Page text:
I’m just back from a rewarding few weeks traveling and this is one of my captures from England’s beautiful Derbyshire Dales.
This part of the world was my old doorstep, as a student teen I even had driving lessons around these parts as my driving instructor didn’t trust me in city traffic! He said, quite rightly, that ‘I made him feel nervous’ lol – though ironically I later passed uneventfully in central London!
This Eyam location in Derbyshire has been popular with historical writers for decades and is now fondly known as ‘The Plague village’, because in 1665 to 1666 the inhabitants bravely quarantined themselves for over a year so as not to spread their bubonic plague outbreak into the local surrounds and the City of Sheffield.
Jill and I both recently read and enjoyed a page turner of a historic novel about it, called ‘Year of Wonders’ by Geraldine Brooks. Her historical facts are basically correct and you can still see her dramatised plague victims real families houses clearly signposted in the village, in this same valley, situated to the right of this pictures location. The nearby city and surrounding village inhabitants showed their thanks by leaving the village food and supplies at a preordained spot for the villagers to later pick up. Eyam’s picturesque graveyard still houses some of the tall weathered gravestones of the brave victims and families and is completely free to wonder around. For further info and a great little video documentary, go here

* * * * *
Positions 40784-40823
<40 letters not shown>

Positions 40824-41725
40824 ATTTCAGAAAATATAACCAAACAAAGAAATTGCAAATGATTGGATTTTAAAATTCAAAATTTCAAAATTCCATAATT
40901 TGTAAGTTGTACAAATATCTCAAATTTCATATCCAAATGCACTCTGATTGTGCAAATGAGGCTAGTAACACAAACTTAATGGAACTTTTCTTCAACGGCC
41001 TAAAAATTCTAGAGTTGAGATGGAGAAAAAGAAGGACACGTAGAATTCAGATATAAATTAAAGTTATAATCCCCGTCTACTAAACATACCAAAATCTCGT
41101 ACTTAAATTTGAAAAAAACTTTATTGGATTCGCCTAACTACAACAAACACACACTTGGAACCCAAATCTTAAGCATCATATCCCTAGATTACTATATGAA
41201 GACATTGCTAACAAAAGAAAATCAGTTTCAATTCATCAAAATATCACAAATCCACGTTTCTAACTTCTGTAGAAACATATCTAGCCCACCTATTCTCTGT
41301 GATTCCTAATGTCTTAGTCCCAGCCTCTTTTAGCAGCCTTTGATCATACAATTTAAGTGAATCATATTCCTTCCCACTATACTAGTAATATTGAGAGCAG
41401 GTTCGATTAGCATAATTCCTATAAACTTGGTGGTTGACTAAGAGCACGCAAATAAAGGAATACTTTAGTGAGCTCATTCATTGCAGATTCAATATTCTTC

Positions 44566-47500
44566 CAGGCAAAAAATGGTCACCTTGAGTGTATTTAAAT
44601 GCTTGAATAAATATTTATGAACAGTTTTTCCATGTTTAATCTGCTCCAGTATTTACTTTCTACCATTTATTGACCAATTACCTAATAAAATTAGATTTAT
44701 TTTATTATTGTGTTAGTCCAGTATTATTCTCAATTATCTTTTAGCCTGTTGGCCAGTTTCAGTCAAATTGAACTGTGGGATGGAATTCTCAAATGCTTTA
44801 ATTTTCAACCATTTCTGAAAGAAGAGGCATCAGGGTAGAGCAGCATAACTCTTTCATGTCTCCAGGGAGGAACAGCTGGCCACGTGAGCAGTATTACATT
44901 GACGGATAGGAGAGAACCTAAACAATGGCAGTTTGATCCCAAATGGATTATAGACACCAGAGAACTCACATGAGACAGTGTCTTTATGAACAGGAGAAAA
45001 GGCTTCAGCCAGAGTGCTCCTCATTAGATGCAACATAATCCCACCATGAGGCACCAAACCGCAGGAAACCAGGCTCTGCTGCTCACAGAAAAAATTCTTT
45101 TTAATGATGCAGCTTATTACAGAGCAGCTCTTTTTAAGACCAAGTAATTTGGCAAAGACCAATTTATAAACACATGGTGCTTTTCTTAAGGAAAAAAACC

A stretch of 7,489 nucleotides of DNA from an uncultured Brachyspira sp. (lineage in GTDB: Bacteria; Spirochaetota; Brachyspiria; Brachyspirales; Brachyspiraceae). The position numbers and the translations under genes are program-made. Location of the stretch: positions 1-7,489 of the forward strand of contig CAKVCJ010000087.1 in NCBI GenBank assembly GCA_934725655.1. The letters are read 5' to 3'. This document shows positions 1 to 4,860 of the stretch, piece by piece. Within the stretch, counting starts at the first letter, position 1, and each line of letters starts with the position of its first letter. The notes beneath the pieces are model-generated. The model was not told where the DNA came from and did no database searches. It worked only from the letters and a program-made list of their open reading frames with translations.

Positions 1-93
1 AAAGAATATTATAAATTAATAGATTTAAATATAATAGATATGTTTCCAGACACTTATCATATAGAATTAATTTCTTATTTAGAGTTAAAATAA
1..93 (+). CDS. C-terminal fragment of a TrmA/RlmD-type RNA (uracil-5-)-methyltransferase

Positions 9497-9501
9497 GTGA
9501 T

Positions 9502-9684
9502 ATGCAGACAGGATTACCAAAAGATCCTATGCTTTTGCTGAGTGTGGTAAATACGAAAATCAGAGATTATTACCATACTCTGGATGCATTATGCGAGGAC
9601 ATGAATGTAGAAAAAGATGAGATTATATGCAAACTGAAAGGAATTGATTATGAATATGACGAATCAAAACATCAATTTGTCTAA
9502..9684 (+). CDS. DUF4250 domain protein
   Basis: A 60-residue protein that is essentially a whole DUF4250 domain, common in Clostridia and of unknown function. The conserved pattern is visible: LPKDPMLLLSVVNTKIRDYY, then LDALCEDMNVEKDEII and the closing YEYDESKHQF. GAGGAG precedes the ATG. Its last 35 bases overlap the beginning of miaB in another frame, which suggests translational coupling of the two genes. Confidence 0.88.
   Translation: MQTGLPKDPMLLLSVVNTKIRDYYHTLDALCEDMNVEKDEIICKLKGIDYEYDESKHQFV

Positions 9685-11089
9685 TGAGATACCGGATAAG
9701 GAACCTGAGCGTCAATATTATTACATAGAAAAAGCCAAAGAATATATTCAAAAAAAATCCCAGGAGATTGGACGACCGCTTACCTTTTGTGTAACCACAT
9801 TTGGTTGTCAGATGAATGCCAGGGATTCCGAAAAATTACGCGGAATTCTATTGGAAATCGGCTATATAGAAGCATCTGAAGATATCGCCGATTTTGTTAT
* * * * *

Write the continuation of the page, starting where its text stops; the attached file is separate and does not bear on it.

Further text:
Shot on a gloomy, misty afternoon, from a high hilltop, just capturing fleeting sunlight in the valley bottom.
From the before image you’ll see I’ve cloned out a white house and two cars, luckily here, the road to Eyam cant be seen, and I could have carried on, cloning out all remnants of modern life, like the power cables and poles and perhaps I will, as cleaner images tend to sell easier and illustrate how it could have looked back in 1666.
Processing was fairly simple, I used the Dr Russell Brown Flypaper Texture panel to add two textures as the recipe shows.
I also used the photoshop watercolor filter, though very gently to add definition and brightness and a slight painterly effect.
I merged all and then darkened the sky slightly with Nik color pro’s graduated ND filter @ 25%.
Duplicated base image copy with a very slight watercolor filter effect – Soft Light @ 100%
Creme Anglais – Soft Light @ 65%
Muscatel – soft Light @ 53%
Nik color pro graduated ND filter over sky @ 25%.